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(Credit: Far Out / Bert Voerhoff)


Was The Rolling Stones song ‘Brown Sugar’ really cancelled?


“Next up they’ll want to cancel Woody the Woodpecker because all three elements of his name could refer to male genitalia,” was one of the comments posted under a piece we ran last year about the racist Rolling Stones song ‘Brown Sugar’. Admittedly, it would’ve been a funny comment if it hadn’t already been regurgitated a thousand times over in years gone by until the point that it has become memefied.

Although it might have been unoriginal and unrelated, at least it wasn’t as sensationalist, point-missing or as pointless as some of those espoused by well-known commentators when The Rolling Stones eventually decided to remove the song from their setlist for forthcoming performances. 

Piers Morgan, naturally, was one of the first to voice his firm opinion on the matter, describing the cancellation as a “woke-fuelled narrative” as people incorrectly decided the “song IS racist, so the Stones are therefore racist, and they’ve abandoned performing it because they accept these assertions.”

The uncomfortable reality of The Rolling Stones song ‘Brown Sugar’

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In actual fact, Mick Jagger commented in the Los Angeles Times interview that led to the furore, “We’ve played ‘Brown Sugar’ every night since 1970, so sometimes you think, we’ll take that one out for now and see how it goes. We might put it back in.”  

What’s more, he had previously commented in a 1995 interview with Rolling Stone, “I never would write that song now. I would probably censor myself. I’d think, ‘Oh God, I can’t. I’ve got to stop. I can’t just write raw like that.’” This surely stands as evidence that the controversy surrounding the track was festering long before the internet ‘woke brigade’ came marching along. 

In fact, even way back in 1978, when Jagger was asked by NBC News to comment on remarks by critics that he had a penchant to sing about racist, paedophilic or sexist subjects, he slurred, “The next [record] is going to be more racist and more sexist, and it is going to be a whole bunch better.” 

Contextually, his comments clearly had a punk undertone to them. However, now most of the band are 78 years old and the snarling punk movement was over 40 years ago. The times have changed, and it is the duty of an artist to change along with them. This doesn’t mean that art itself has to modify, the Stones didn’t revise and butcher the 51-year-old song with some sort of revisionist rework, they simply dropped it from their set.

After all, they had played the song a reported 1137 times since it was debuted originally under the name ‘Black Pussy’. In my view, removing the song from their set at this stage didn’t constitute a cancellation and all the nettlesome undertones that come along with that phrase.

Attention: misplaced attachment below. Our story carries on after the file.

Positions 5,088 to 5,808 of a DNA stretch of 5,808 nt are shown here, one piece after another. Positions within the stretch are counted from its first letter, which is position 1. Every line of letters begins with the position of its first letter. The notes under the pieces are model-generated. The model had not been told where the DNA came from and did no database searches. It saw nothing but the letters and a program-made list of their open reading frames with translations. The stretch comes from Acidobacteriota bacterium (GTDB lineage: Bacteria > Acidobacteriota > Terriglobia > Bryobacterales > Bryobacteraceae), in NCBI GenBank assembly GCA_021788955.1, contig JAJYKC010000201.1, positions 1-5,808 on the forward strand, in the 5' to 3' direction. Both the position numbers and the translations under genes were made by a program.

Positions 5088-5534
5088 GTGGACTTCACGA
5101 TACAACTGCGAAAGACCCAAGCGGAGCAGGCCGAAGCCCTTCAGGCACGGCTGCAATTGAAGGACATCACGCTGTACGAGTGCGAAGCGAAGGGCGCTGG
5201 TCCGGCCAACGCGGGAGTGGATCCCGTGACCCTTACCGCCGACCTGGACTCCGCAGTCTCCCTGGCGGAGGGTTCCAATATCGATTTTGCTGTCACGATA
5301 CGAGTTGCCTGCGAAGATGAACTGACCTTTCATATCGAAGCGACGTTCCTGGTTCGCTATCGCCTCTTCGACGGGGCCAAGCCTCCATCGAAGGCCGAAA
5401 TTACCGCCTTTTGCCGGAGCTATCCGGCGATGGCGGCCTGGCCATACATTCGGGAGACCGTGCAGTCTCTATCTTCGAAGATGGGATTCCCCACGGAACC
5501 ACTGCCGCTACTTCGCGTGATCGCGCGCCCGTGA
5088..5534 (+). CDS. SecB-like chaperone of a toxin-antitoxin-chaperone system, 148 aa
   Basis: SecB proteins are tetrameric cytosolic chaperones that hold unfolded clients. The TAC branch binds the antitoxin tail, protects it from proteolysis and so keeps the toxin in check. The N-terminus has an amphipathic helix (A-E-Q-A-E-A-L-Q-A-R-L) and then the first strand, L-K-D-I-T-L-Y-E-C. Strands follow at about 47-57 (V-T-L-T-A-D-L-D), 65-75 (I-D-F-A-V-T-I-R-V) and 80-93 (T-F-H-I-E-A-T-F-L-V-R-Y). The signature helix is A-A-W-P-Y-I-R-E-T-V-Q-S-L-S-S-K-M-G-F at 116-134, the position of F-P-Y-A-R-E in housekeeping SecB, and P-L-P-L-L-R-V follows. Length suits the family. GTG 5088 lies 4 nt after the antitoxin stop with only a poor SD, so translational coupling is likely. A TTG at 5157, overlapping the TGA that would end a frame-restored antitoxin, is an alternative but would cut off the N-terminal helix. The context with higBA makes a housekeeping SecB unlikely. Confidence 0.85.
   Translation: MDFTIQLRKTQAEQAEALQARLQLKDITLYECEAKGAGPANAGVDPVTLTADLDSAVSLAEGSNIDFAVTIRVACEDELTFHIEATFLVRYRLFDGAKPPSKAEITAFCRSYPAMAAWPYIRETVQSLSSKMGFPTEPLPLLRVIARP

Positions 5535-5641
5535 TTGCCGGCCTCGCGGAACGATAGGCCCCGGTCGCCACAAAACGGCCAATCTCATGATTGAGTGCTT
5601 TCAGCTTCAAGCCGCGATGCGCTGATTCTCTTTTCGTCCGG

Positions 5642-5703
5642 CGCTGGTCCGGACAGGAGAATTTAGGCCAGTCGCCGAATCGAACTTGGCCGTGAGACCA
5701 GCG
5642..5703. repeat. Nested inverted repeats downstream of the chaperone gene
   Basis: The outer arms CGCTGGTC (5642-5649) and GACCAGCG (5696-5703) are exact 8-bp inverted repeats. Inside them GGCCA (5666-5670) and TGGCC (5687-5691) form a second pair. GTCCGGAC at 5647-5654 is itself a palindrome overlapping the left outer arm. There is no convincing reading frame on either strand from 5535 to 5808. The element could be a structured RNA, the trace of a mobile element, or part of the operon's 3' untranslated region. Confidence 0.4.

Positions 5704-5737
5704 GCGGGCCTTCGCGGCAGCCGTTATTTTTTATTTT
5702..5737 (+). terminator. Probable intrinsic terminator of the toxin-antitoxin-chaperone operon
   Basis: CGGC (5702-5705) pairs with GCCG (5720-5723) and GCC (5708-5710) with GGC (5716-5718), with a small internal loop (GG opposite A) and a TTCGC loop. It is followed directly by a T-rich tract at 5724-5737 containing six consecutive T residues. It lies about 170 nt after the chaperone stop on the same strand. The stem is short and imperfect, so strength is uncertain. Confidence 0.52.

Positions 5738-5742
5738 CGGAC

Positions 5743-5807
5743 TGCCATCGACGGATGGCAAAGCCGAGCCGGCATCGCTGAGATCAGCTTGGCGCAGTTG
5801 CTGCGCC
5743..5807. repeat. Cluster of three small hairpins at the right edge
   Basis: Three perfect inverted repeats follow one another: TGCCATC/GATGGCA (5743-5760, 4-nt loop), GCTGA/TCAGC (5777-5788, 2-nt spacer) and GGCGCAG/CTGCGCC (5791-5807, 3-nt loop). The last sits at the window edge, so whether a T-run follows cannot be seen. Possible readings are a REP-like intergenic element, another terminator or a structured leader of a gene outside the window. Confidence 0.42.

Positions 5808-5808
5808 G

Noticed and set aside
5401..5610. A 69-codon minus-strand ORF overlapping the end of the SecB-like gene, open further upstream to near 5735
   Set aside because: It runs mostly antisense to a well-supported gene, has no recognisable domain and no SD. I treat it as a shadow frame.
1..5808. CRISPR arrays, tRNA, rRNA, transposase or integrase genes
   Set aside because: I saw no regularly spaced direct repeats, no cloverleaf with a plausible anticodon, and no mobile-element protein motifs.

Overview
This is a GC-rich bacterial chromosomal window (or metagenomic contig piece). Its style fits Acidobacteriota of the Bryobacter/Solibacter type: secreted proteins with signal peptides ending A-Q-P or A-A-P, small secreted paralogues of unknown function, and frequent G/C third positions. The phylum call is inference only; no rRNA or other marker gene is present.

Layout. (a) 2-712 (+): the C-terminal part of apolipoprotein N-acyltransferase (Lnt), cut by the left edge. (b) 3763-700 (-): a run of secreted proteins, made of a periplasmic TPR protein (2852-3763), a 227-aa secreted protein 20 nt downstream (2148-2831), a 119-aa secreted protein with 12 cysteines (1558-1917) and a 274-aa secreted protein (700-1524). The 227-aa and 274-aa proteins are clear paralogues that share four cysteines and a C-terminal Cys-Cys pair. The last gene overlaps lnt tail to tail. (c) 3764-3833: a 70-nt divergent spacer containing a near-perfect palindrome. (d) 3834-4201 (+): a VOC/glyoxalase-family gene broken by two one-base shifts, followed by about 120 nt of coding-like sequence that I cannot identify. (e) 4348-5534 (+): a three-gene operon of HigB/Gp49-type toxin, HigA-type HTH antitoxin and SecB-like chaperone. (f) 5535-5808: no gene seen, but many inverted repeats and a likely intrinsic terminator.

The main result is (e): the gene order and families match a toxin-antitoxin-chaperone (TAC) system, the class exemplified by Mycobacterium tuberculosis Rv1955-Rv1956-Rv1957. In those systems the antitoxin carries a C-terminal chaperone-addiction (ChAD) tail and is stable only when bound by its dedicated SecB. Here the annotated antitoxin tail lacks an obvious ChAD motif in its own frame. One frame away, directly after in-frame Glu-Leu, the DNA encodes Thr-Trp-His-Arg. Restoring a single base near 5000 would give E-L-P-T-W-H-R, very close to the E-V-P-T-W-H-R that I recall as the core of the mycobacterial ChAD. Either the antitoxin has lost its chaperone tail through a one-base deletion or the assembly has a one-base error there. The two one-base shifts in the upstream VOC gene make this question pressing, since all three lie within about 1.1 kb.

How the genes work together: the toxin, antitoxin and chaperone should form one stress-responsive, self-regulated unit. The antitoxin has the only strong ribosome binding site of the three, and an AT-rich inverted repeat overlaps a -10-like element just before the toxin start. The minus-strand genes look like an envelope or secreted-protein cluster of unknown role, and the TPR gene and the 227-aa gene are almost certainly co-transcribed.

Dropping the track was simply a group of elderly white millionaires deciding not to play a song live at their concerts anymore because it might offend some people in attendance owing to the fact that it references the racial genocide of 12 million slaves – which we are still having to reconcile and ameliorate – with searing guitar work and gyrating hips. That is hardly a cancellation. It’s not like the subsequent shows didn’t sell out for £85 in a flash. However, somehow the simple decision to retire a song and replace it with another classic from their massive repertoire was met with uproar.

Frankly, I think most people in attendance at forthcoming shows will be glad that ‘Brown Sugar’ has been dropped. Regardless of if you personally think it is racist or not, it is certainly uncomfortable. And that is the point most often missed by those who ardently proclaim that it is a disgrace that the woke brigade have cancelled a classic—the song still exists, you can be enjoying it yourself within ten seconds if you so wish, but surely it makes it a better, more enjoyable and more welcoming gig for everyone if offense is avoided where it can be? To put it very simply, it’s simply nicer that way.

With all due respect to the Stones and their monumental achievements in music, at nearly 80 they are not pushing the envelope of culture anymore. Their decision to drop the track was a creditable one based on soundness that put the conscience of their fanbase first. Whereas, performing the song would be far from a great stride forward for the arts.

However, the fact that this caused such uproar as people defended the pointless will to offend with a song that has had its day under the guise of protecting art in some nebulous way was troubling? This isn’t some daring stand up comedy where you know what you’re getting yourself in for. Surely you’d prefer to be at a more inclusive show devoid of awkward controversy? Wouldn’t you?

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